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Med Vault prescription drug bottle limits drug use electronically


Detailed within a recent news release on the Brigham Young University site, a group of engineering students at the university have developed a pill bottle called the Med Vault that’s designed to prevent prescription painkiller abuse. Conceptually, the  device would be electronically programmed by a pharmacist when a prescription for an additive medication is being filled. After connecting the Med Vault to a computer using a USB cable, the interior of the device becomes accessible to the pharmacist and they can start loading the pills. Using the software that comes with the Med Vault, the pharmacist can set the device to deliver a single pill at specific times during the day. 

med-vault-byu-studentsAfter setting the frequency and timing of pill delivery, the device will automatically close and become locked after the pharmacist unplugs the USB cable. Adding an element of additional security to prevent children from accessing the medication at the dispensing times, the owner of the bottle has to enter an access code on the bottle’s cap in order to trigger the release of the pill. 

The engineering team did their best to make sure the bottle was tamper-resistant and break-resistant in order to keep addictive medications locked away from the owner of the Med Vault as well as immediate family members or friends. In an interview with Mashable, one of the team members stated “The physical requirements of the shell and of the material properties are such that you can’t take a hammer to it and break it open.”

While the Med Vault can handle all types of pill shapes and sizes, the device can only store a single medication at a time. Anyone that’s taking multiple types of addictive medications would need to have multiple Med Vault bottles, assuming that person requires this level of strict regulation. The team does not recommend using the Med Vault for medication that may need to be taken in an emergency, only for pills that could become addictive over time and potentially harmful when abused.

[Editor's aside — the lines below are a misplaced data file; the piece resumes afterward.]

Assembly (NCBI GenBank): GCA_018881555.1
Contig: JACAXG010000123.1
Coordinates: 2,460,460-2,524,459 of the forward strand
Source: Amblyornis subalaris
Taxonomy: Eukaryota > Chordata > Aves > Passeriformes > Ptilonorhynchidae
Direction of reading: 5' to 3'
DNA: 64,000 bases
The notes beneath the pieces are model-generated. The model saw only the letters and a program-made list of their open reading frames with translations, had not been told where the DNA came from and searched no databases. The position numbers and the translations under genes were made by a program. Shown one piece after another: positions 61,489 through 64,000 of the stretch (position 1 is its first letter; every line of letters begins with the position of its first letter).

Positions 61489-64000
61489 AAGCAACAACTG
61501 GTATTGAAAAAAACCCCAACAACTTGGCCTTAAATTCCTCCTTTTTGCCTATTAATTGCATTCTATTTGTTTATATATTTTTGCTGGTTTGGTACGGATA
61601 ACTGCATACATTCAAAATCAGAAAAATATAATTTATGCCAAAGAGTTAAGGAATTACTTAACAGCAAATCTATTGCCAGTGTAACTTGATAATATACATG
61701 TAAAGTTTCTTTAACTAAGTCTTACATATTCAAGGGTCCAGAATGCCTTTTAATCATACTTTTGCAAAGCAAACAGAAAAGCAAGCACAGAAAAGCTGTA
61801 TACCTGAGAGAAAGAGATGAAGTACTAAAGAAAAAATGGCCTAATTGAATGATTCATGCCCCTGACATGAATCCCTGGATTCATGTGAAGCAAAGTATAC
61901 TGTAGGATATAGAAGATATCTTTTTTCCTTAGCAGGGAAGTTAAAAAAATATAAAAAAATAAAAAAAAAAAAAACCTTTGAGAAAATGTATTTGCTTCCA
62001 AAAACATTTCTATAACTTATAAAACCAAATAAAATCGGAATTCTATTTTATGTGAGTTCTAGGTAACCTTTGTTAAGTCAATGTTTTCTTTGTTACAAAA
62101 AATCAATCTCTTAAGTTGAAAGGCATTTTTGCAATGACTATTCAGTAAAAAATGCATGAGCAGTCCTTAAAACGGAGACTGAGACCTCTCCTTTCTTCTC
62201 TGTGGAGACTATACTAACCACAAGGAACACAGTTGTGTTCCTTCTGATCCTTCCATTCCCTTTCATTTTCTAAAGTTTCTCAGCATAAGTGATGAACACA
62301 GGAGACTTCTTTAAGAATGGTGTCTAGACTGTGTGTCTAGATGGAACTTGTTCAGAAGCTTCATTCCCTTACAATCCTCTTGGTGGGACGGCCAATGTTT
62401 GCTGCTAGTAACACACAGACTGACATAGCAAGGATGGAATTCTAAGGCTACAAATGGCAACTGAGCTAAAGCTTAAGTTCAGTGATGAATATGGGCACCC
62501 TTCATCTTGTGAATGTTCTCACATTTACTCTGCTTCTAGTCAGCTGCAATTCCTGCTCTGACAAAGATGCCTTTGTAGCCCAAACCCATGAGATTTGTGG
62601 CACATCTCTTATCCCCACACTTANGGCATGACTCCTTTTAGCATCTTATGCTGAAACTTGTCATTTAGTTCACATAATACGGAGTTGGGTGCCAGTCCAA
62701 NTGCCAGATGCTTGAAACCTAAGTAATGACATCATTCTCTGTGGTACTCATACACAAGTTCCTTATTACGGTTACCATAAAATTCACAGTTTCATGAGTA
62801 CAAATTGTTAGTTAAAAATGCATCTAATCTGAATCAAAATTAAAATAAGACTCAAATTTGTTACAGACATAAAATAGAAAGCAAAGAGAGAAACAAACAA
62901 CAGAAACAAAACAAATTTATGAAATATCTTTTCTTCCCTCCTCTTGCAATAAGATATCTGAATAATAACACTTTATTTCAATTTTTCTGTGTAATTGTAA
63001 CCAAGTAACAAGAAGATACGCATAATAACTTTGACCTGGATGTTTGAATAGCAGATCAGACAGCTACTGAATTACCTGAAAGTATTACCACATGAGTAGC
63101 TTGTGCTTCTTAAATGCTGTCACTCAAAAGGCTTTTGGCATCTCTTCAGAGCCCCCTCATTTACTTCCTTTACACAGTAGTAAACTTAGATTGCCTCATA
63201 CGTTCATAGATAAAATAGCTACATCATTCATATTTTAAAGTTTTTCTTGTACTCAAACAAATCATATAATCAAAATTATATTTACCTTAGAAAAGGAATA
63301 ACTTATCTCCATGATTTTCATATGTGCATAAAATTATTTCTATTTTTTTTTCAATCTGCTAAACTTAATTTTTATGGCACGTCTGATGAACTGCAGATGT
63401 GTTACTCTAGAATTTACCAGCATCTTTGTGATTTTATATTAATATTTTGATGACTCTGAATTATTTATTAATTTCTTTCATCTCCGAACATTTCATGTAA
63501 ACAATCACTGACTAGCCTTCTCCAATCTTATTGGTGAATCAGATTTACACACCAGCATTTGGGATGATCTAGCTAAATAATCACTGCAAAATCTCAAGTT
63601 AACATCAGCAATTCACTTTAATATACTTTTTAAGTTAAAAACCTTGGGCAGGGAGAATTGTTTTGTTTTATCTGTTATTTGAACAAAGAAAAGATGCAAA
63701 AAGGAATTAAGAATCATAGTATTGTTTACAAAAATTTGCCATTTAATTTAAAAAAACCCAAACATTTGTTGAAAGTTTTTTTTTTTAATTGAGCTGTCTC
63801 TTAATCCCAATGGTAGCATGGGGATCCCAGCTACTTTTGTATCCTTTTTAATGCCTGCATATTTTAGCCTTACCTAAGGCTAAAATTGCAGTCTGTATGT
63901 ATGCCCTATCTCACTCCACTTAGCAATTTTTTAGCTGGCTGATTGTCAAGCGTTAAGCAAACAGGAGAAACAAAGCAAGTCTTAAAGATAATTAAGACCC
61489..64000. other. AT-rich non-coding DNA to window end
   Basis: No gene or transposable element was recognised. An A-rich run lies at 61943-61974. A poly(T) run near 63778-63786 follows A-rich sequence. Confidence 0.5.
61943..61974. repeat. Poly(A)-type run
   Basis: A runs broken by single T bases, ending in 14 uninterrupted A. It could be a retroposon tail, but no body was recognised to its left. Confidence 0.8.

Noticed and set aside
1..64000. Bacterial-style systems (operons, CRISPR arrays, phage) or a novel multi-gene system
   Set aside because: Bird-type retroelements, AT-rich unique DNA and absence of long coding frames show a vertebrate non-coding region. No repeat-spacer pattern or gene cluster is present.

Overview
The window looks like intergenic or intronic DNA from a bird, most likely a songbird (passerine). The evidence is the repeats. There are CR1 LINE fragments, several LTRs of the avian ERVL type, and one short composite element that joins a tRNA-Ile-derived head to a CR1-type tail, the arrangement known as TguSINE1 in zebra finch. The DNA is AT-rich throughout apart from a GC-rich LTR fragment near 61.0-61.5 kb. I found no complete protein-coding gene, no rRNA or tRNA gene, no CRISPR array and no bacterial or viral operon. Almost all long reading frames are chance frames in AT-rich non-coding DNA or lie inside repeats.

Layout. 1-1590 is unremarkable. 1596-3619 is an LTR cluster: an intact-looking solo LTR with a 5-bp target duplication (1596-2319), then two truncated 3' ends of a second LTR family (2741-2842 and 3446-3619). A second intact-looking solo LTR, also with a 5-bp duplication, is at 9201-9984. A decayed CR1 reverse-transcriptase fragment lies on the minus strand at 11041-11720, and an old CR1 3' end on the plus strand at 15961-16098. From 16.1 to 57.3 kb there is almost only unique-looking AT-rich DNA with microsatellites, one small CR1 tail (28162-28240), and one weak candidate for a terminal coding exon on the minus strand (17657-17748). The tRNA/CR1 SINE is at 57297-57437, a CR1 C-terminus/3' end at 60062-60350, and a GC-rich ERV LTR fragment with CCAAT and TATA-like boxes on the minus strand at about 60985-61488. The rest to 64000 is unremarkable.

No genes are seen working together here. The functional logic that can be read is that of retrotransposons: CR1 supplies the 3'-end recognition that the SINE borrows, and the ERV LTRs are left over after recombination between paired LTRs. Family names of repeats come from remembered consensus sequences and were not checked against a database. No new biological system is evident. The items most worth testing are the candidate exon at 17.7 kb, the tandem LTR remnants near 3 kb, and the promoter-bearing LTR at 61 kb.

Not including labor costs, each Med Vault currently costs about $20 in materials to build. While potentially expensive for managing a single prescription, the use of these types of bottles could reduce the number of insurance claims that are related to people overdosing on prescription painkillers. Patients can reuse the same device as needed and their pharmacist can keep track of the device’s condition as well as the scheduled release of the painkillers. It’s also likely that mass manufacturing of the device would bring the overall cost down.

Chris Blackburn, the sponsor for the team that developed the Med Vault, recently filed a patent on the device and is interested in getting the Med Vault in full-scale production. When asked about the need for the Med Vault in pharmacies, Blackburn stated “Once narcotics leave custody of the pharmacist and pass into the hands of the consumer, there are no safety mechanisms to keep the patient on their prescription regimen. The Med Vault is designed to combat the abuse, misuse, overdoses and fraud associated with those drugs.”

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